As they do every two years, Anne Arundel County athletic directors have altered their football schedules.
Among other games, each of the county's three Class 3A teams will now play each other, and the only 2A school, Southern, will play the three 3A teams.
Those four schools - Annapolis, Northeast and Severna Park are the other three - each will have an open date to fill for the new two-year cycle, 2003-04.
The eight 4A schools will play each other and three of the 3A-2A schools for their 10 games.
Casualties of the new schedules are the Annapolis-Old Mill game and the playing of the county's oldest rivalry, Annapolis-Severna Park, in the final week.
Annapolis has a record six straight playoff appearances, and Old Mill has qualified four consecutive years and taken the past three meetings from Annapolis. They will not face each other in the regular season the next two years.
For the third time since 1999, the 10th week, usually reserved for rivalry games, has changed for some schools, including Annapolis-Severna Park, a 43-year old rivalry.
After playing in the final week for 39 straight years, Annapolis and Severna Park did not do so in 1999 and 2000, though they did the past two seasons.
For the next two years, the Panthers and Falcons will meet in the third week. As for the last week, Annapolis will play Southern and Severna Park will play Broadneck.
The other 10th-game matchups for 2003-04 are: Arundel-South River, Chesapeake-Northeast, Glen Burnie-Old Mill and Meade-North County.
Not as bad as it looks
The county football teams didn't do anything for their reputations by going 0-for 4 in the playoffs.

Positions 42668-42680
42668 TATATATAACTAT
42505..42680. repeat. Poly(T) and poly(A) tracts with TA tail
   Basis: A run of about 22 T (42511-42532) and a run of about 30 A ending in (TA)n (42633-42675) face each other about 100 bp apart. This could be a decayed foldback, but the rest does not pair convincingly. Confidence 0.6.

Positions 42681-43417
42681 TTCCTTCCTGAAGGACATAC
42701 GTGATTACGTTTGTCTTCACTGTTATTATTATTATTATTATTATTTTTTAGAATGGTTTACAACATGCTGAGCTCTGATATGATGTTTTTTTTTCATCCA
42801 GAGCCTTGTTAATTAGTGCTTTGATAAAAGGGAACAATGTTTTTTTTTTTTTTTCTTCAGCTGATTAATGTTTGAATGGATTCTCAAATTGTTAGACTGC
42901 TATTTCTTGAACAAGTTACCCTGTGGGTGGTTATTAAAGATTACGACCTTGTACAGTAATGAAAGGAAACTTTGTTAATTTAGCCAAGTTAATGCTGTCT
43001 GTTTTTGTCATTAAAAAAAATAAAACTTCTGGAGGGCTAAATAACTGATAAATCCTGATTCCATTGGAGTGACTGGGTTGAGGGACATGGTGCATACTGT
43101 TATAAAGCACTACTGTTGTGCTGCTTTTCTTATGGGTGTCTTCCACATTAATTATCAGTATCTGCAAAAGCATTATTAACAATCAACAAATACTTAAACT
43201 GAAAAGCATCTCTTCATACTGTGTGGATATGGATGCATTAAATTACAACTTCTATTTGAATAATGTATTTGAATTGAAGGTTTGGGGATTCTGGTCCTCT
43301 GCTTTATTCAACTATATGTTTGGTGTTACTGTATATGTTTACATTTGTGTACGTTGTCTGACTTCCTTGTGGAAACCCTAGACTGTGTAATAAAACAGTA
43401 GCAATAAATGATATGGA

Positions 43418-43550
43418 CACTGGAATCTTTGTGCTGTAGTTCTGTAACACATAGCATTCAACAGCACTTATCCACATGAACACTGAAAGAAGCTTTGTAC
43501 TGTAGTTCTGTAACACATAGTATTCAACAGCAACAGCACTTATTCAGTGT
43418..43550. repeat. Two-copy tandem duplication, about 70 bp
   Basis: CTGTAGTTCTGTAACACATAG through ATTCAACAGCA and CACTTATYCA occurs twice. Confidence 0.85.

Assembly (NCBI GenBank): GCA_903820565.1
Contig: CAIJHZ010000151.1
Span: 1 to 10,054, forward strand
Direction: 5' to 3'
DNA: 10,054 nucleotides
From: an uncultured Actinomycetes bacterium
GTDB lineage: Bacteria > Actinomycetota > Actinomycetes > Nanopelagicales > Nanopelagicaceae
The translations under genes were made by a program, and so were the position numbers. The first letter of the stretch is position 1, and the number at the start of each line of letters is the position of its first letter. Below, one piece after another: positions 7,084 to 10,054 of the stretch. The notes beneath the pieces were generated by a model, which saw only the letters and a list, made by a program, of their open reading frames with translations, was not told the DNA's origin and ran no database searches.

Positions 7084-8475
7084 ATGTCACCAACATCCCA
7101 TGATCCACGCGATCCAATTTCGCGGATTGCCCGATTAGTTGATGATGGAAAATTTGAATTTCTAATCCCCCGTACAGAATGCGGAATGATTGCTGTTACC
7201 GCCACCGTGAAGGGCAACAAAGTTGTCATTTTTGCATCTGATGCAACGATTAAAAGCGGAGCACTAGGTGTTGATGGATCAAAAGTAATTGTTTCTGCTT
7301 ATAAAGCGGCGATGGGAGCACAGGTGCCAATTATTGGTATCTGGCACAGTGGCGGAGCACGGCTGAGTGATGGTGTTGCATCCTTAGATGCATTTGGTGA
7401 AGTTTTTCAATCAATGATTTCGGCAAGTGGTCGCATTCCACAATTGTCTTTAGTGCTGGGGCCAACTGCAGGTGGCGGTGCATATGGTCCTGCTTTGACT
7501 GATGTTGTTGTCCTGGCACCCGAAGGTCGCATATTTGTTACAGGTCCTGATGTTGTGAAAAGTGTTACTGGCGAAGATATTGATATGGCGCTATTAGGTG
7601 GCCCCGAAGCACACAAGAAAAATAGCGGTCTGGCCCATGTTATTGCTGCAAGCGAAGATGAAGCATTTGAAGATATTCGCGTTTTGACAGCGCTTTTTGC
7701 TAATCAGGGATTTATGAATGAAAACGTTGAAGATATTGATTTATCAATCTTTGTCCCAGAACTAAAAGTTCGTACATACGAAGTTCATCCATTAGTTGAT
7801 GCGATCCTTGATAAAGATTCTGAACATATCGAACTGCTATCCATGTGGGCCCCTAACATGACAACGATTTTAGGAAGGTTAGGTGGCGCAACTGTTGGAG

But it's important to note that two of the teams that eliminated Anne Arundel teams won state championships. And three of the four losses were to teams from Montgomery County, where football is king.
Seneca Valley routed No. 7 Annapolis, 35-13, in the 3A quarterfinals. The Screamin' Eagles from Montgomery County were the eighth seed and went on to add to their Maryland record for state titles by recording No. 12 over Linganore, 14-7.
In 2A, fifth-seeded Hereford of Baltimore County, The Sun's No. 2 team, invaded No. 10 and fourth-seeded Southern and escaped with a 14-7 victory in the quarterfinals.
The Bulls then finished 13-0 for a second straight season by humbling No. 4 Edmondson, 35-8, in the semifinals and defeating Middletown, 20-9, in the 2A state final.
The other two Anne Arundel schools eliminated in the first round were 4A schools knocked out by Montgomery County teams: No. 5 Broadneck lost to Damascus, 25-7, and No. 9 Old Mill fell to Gaithersburg, 35-13.
"I think the biggest factor why Montgomery County teams win more state titles than we do is that they can have more assistant coaches," said Annapolis coach Roy Brown, pointing to the advantages of bigger staffs in scouting, preparation and more individual attention.
"They have staffs as big as college and NFL teams because they have no limit on how many they can have. We do."
Anne Arundel football staffs are limited to five paid coaches and two volunteers, while Montgomery and other counties can have nine or 10 assistants.
"They have a budget for assistants and can split it up any way they want," Brown said. "We are not allowed to do that. I would personally coach for nothing and use my salary to bring in and pay qualified coaches. But our county doesn't want one school to have something over another school because that would not be politically correct."
Anne Arundel teams have won only three state football titles. Arundel won in 1975, Annapolis in 1978 and North County in 1994.
Montgomery County teams have won 37 state titles.
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